A bond reduction hearing Thursday morning for capital murder defendant Jakaris Bryant, the 18-year-old Brownwood man charged in the death of his four-week-old daughter, ended with District Judge Steve Ellis ordering evaluations to determine Bryant’s intelligence level and competency for trial.
    Ellis said he won’t decide whether to reduce Bryant’s $500,000 bond until he receives psychiatric and psychological evaluations on Bryant, who testified that he is penniless and owns nothing other than clothes. Bryant remains in custody.
    The capital murder indictment alleges that Bryant killed his daughter, Breyla Ann Bryant, on Dec. 13, 2015 “by shaking, squeezing or by means unknown to the grand jury.”
    Several of Bryant’s family members including Bryant’s father, Richard, as well as Makahla Brewer, the mother of Breyla, attended the bond hearing.
    Bryant’s court-appointed attorney, Jud Woodley of Comanche, argued that Bryant has been “over-charged” in the infant’s death. Bryant is not a flight risk and would no danger to the community if the bond was lowered and Bryant could make the bond, Woodley argued.
    Prosecutor Chris Brown disagreed, citing the “serious nature of the offense” and “shaky” evidence as to where Bryant would live or the nature of his job.
    Brown went on to raise concerns after Bryant was confused by basic questions about his financial status, whether he received an income tax refund or whether he had even filed a tax return, and how much he had earned last year while working at Main Street Car Wash. Bryant also gave conflicting answers as to whether he had given a statement to Texas Ranger Jason Shea.
     Woodley said Bryant’s confusion and misunderstanding of questions were a reflection of Bryant’s inexperience. But Brown said he had “growing concerns” that until there are some definitive answers as to Bryant’s intelligence, the issue could significantly impact the case.
    Bryant was a special education student before dropping out of Brownwood High School at the beginning of his junior year, according to testimony. But while he’s a slow learner, he was not diagnosed with any kind of learning disability and there is nothing wrong with his intelligence, according to testimony.
    Ellis suggested a possible scenario in which Bryant could end up making a lower bond later and be on house arrest in the home of his father, Richard, with an ankle monitor.
    Brownwood police have not commented on their investigation into the infant’s death beyond a press release that gave few details, and there was little testimony Thursday into the circumstances of the infant’s death.
    According to the release:
    Police were dispatched to Brownwood Regional Medical Center on Dec. 13 on a report of an infant not breathing. The infant had been driven to the emergency room by family members who said they discovered her not breathing while at home.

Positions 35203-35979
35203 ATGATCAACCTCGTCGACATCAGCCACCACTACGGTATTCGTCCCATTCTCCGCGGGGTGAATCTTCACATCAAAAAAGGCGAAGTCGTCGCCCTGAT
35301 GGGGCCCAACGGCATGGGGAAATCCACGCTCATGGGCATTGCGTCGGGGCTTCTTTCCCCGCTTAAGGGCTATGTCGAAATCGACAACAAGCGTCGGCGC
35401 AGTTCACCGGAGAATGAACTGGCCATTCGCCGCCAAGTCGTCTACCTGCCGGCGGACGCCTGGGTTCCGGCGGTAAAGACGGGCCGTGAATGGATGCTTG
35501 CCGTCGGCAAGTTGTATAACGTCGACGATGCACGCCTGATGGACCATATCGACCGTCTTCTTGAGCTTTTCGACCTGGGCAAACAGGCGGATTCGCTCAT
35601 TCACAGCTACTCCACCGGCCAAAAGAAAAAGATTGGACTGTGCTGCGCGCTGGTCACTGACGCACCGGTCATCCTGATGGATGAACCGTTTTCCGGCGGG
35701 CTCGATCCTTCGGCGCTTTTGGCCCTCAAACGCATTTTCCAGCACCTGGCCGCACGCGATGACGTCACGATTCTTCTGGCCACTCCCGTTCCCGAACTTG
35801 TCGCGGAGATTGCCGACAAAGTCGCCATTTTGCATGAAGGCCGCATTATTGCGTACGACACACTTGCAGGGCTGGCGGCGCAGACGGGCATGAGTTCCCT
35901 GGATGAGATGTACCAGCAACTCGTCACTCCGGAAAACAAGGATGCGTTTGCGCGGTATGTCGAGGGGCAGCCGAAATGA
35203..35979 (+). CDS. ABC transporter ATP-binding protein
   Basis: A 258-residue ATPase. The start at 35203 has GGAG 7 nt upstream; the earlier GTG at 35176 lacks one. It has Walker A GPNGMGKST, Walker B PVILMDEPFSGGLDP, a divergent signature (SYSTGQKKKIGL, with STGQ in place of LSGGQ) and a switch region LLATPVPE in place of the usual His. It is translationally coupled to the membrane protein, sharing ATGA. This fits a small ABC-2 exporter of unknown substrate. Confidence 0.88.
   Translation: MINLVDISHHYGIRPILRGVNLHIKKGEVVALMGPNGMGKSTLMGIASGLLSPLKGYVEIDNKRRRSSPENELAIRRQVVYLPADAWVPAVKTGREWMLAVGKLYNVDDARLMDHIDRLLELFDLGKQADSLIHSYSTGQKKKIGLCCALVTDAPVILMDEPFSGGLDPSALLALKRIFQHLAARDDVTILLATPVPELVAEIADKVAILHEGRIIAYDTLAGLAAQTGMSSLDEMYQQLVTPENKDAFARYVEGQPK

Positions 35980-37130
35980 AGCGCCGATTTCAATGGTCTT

Attempts to revive the infant were unsuccessful and she was pronounced deceased at 4:12 p.m. The infant was then transported to the Tarrant County Medical Examiner’s Office in Fort Worth for an autopsy.
    Bryant, called to testify by Woodley during Thursday’s hearing, said he disagrees with the capital murder charge, and while not saying he had caused the infant’s death, said there had been no intent.
    Bryant described Brewer as his wife, although he said the two had not had a marriage ceremony. He said he and Brewer, who is now 19, had met while they were both Brownwood High School students.
    “Even if you wanted to run off, do you anywhere to go?” Woodley asked.
    “Not at all,” Bryant replied. “I just need to be home with my family.”
    Bryant’s father, Richard, testified that his son and Brewer would live in Richard Bryant’s home with other family members if the younger Bryant is released on bond. Richard Bryant said he does “side jobs” including cutting wood and mowing lawns and his son would work for him.
    Brewer testified that she and Jakaris had gotten mad at each other and yelled at each other. She said she punched him during one argument and he pushed her.
    But Brewer said she loves Jakaris and said Jekaris had loved their daughter.
    “Do you believe that he intentionally hurt your child?” Woodley asked.
    “No sir,” Brewer replied.
    Shea, the Texas Ranger, testified that he had interviewed Bryant and had seen an autopsy report on Breyla. He did not reveal specifics about what Bryant said or about what the autopsy revealed.
    Bryant initially was not forthcoming about how his daughter was injured but spoke later “about the injuries and how they occurred,” Shea said.
    Shea agreed with Woodley that there are different levels of culpability in a homicide.
    Brown declined after the hearing to comment on the injuries the infant sustained.